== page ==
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Robert Desnos (1900–1945)

Author of Corps et biens

Includes the names: Desnos R, Desnos Robert

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Robert Desnos was born in Paris, the son of a café owner. He became a literary columnist for the newspaper Paris-Soir and published some of his first poems in the Dadaist magazine Littérature in 1919. In 1922, he published his first book, Rrose Selavy, a collection of Surrealistic aphorisms. He met the Paris Dada group and befriended the poet André Breton; together with writers Louis Aragon and Paul Eluard, these four formed the literary vanguard of Surrealism. Desnos was hailed as the most accomplished practitioner of "automatic writing," which involved falling into a hypnotic trance and then reciting, writing, and drawing. Between 1920 and 1930, he published more than eight books of poetry, including Language cuit (1923), Deuil pour deuil (1924), Journal d’une apparition (1927), and The Night of Loveless Nights (1930). In the 1930s, he married Lucie "Youki" Badoud Foujita and wrote scripts for French radio and television as well as writing poems. His published works from this time include Corps et biens (1930), and Le sans cou (1934). At the start of World War II in 1939, he again served in the French Army. After France surrendered, he returned to Paris under the German Occupation and worked for the Resistance. Using pseudonyms such as Lucien Gallois and Pierre Andier, he published a series of essays that subtly mocked the Nazis. In 1944, he was arrested and sent first to Auschwitz and then to Theresienstadt in Czechoslovakia. There he contracted typhoid and died in 1945. His collection Selected Poems was first translated and published in English in 1972 and again in 1991.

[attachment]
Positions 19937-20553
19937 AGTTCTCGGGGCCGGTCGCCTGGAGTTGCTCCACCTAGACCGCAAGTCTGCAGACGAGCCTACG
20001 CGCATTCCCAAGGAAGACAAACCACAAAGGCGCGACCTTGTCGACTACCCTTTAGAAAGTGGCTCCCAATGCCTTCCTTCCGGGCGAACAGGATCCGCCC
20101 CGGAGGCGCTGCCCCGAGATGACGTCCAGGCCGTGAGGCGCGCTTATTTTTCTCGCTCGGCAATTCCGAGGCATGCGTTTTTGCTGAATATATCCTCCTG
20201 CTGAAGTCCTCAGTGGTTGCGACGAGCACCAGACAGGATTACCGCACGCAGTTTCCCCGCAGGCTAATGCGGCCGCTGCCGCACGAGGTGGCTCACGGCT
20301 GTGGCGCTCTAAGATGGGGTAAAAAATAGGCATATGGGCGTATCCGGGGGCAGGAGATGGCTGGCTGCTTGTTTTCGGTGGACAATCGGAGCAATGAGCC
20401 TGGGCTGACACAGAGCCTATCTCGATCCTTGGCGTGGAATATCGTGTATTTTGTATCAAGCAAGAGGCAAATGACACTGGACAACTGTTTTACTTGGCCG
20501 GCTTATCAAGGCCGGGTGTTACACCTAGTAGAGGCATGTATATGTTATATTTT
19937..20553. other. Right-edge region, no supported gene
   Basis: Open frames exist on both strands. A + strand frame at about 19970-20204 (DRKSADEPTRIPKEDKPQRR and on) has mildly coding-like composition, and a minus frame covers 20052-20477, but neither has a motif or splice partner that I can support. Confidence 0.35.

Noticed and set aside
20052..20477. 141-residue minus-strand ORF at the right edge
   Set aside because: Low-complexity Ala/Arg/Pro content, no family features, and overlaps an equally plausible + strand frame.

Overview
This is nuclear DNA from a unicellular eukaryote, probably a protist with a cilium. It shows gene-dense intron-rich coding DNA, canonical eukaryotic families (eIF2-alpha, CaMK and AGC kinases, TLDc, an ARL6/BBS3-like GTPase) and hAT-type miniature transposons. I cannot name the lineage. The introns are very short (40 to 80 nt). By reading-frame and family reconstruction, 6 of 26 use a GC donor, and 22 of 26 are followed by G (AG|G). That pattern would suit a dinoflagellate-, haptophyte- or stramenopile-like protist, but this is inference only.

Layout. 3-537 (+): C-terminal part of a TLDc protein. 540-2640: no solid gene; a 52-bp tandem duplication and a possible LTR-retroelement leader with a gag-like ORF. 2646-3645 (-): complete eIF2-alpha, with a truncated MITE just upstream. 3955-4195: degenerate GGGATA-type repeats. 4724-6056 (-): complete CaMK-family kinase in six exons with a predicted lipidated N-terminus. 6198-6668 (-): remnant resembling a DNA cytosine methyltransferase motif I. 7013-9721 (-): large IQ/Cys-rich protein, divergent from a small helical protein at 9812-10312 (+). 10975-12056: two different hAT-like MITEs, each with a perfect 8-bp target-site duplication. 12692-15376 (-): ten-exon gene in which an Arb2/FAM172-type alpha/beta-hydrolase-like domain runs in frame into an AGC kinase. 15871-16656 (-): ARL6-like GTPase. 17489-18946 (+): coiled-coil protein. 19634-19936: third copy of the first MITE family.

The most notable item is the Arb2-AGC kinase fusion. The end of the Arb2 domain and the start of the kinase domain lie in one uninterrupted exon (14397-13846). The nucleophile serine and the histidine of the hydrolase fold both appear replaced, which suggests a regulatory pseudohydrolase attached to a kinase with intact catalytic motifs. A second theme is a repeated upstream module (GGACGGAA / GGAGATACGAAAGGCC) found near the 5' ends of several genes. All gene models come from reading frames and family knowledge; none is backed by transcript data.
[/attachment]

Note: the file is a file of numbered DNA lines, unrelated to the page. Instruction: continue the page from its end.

Geboren in 1900, sloot hij zich aan bij de groep Dadaïsten, en werkte voor het tijdschrift "La Révolution Surréaliste". Na de breuk met de surrealisten, ging hij werken als journalist. Tijdens de oorlog ging hij in het verzet, werd gearresteerd en weggevoerd. Hij verbleef in verschillende concentratiekampen, en overleed op 8 juni 1945 te Mariënstadt.
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